Select Committee on European Communities Report


80.  THE COURT OF FIRST INSTANCE: SINGLE JUDGE (25TH REPORT, SESSION 1997-98)

Memorandum from the Foreign and Commonwealth Office

INTRODUCTION

  1.  The Government welcomes the Committee's comprehensive report, and the Committee's support for the proposal by the Court of Justice that the Court of First Instance should, in certain cases, be able to be constituted by a single Judge.

  2.  The Government's response on the points raised is below.

    Page 26—"Beyond the single Judge"

The CFI needs greater freedom to adapt its Rules of Procedure (paragraph 96)

  3.  The Government is sympathetic to the idea that the Court should have greater freedom to adapt its own Rules of Procedure. The Committee will recall that, at the last Intergovernmental Conference, the United Kingdom did not object to proposals to amend Article 188 to allow the Court to amend its Rules of Procedure by Qualified Majority Voting. We would give similarly careful consideration to such proposals in the future.

Consideration might usefully be given to the establishment of a consultative committee to provide a forum for exchanging views between the CFI and the clients of those who appear before it (paragraph 97)

  4.  The Government acknowledges that this suggestion could provide a useful informal mechanism for constructive dialogue. It would be important, however, to obtain the views of the Court of First Instance themselves. Any such committee ought to be managed within existing resources, and remain on an informal footing.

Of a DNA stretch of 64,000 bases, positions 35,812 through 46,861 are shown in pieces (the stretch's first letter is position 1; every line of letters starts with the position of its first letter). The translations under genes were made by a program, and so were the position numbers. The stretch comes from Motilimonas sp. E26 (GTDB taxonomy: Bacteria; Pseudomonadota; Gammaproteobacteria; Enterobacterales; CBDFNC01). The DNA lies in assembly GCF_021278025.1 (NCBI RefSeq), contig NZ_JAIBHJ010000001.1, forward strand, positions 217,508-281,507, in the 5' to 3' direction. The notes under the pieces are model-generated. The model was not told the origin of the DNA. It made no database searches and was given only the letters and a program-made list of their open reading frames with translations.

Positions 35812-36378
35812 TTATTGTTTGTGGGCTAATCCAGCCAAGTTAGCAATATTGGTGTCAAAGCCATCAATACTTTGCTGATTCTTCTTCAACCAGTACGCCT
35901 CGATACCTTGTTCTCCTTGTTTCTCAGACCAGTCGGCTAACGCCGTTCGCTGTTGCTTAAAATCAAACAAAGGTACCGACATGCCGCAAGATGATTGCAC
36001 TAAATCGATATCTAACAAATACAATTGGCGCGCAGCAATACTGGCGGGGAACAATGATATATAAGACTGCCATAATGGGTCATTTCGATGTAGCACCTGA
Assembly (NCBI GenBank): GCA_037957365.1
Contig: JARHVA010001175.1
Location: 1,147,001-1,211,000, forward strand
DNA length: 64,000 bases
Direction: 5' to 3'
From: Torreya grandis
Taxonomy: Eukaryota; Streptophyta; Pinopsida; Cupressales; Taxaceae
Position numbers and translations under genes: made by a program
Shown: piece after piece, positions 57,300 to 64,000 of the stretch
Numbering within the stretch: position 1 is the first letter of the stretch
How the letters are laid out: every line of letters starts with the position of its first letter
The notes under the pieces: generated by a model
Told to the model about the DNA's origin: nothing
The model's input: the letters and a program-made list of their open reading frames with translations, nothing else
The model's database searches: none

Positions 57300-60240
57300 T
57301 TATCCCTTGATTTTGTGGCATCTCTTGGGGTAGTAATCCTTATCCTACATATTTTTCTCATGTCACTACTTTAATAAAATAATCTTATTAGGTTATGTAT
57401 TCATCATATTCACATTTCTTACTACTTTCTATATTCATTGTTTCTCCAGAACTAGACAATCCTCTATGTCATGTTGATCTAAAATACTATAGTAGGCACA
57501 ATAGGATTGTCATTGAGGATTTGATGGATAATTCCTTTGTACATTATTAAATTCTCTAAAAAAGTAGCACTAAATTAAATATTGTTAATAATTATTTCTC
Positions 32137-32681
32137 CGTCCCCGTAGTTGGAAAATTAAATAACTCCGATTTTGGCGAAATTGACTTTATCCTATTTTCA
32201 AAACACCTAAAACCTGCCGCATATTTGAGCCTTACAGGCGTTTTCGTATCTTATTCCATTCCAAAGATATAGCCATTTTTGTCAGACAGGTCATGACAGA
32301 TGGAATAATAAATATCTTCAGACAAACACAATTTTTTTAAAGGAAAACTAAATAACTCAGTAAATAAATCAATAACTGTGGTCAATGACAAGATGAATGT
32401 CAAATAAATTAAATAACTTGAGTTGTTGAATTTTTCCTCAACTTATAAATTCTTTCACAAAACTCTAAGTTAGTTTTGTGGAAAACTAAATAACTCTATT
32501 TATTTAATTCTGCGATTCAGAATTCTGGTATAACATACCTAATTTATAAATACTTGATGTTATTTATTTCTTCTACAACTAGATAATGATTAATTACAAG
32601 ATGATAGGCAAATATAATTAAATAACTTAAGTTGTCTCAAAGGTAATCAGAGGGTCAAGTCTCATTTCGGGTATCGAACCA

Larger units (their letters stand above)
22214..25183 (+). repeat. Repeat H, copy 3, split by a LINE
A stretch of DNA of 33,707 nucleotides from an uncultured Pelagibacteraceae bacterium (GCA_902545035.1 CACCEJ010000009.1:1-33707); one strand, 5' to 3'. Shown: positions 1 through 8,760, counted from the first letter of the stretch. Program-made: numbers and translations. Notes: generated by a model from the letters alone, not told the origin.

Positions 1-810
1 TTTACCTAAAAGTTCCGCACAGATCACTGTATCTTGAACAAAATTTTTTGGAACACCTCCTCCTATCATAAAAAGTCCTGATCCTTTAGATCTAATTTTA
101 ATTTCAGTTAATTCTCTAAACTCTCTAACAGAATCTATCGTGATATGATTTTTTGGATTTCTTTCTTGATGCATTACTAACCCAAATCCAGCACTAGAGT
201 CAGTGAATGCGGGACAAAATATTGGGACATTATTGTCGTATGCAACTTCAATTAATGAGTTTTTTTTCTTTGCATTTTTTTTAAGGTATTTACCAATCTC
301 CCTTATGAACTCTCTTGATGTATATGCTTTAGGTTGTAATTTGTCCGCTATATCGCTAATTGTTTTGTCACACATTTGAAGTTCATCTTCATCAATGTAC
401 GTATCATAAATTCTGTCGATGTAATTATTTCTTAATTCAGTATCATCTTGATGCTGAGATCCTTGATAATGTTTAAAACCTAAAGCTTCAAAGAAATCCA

In the long term the CFI needs more Judges (paragraph 98)

  5.  The Government is not at present convinced that the CFI will need more judges before the next enlargement. Accordingly, in the current climate of budgetary rigour the Government would not support such a proposal unless sufficient off-setting savings could be found elsewhere. The Government expects that the Single Judge proposal, if accepted, will provide some relief, and that, in the longer term, enlargement will provide the CFI with extra manpower.

  However, the Government is sympathetic to the potential problems of the Court's workload. If serious problems were to develop it would consider carefully any proposals for ensuring the continued efficiency of the Court, including the prospect of extra judges.


 
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